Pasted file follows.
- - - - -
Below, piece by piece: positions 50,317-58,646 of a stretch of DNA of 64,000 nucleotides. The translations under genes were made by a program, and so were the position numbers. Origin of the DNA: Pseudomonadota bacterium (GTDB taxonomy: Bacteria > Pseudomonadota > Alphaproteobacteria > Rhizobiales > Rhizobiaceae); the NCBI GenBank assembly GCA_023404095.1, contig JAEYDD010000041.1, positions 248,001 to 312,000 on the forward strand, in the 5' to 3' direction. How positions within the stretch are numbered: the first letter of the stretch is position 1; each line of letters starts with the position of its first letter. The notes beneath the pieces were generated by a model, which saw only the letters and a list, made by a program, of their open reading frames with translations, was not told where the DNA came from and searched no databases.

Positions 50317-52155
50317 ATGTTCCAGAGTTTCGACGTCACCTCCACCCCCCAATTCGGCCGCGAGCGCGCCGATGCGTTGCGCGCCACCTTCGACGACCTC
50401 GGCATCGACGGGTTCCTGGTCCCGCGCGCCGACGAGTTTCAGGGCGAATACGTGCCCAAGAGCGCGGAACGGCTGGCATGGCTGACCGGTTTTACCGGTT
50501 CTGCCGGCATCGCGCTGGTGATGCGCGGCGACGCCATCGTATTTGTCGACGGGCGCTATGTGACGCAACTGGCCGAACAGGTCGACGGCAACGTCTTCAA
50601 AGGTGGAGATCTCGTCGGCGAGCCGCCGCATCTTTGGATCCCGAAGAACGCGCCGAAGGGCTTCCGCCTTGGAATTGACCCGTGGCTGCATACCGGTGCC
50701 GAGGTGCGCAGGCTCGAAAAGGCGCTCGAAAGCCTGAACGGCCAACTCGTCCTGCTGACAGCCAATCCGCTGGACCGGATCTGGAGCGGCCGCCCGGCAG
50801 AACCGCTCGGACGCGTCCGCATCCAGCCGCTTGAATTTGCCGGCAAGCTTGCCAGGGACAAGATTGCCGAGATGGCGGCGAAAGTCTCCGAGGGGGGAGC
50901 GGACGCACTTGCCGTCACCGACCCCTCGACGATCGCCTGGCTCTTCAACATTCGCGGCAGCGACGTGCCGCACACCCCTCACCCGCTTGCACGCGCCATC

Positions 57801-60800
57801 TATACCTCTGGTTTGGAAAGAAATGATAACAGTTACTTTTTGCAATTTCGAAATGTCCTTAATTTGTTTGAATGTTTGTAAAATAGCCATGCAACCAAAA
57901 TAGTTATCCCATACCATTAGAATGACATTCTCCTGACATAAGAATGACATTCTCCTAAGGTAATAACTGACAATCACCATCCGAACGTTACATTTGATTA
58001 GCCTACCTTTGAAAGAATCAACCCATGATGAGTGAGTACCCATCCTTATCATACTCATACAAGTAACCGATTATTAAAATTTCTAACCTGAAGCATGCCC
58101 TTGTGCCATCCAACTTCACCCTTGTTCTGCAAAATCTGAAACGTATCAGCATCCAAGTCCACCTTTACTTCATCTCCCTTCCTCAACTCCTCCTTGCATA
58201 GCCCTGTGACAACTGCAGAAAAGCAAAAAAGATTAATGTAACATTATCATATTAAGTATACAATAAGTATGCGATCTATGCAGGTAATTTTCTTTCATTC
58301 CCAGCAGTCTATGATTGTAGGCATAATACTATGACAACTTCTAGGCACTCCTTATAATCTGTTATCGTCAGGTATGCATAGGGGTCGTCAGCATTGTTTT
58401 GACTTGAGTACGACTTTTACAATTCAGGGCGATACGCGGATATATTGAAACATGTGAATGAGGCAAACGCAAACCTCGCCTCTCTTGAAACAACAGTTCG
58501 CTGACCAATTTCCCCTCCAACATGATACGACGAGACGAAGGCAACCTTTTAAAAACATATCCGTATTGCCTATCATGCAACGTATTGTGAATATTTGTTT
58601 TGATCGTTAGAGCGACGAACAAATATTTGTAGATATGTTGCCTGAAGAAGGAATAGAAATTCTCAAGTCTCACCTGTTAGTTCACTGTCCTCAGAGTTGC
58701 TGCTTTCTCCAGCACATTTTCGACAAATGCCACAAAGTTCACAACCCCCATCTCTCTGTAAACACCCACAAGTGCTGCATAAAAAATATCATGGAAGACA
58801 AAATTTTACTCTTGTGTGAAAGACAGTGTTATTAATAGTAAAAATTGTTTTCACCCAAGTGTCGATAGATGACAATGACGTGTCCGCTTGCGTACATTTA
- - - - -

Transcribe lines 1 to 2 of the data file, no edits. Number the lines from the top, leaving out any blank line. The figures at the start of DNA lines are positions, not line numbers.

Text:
Below, piece by piece: positions 50,317-58,646 of a stretch of DNA of 64,000 nucleotides. The translations under genes were made by a program, and so were the position numbers. Origin of the DNA: Pseudomonadota bacterium (GTDB taxonomy: Bacteria > Pseudomonadota > Alphaproteobacteria > Rhizobiales > Rhizobiaceae); the NCBI GenBank assembly GCA_023404095.1, contig JAEYDD010000041.1, positions 248,001 to 312,000 on the forward strand, in the 5' to 3' direction. How positions within the stretch are numbered: the first letter of the stretch is position 1; each line of letters starts with the position of its first letter. The notes beneath the pieces were generated by a model, which saw only the letters and a list, made by a program, of their open reading frames with translations, was not told where the DNA came from and searched no databases.

Positions 50317-52155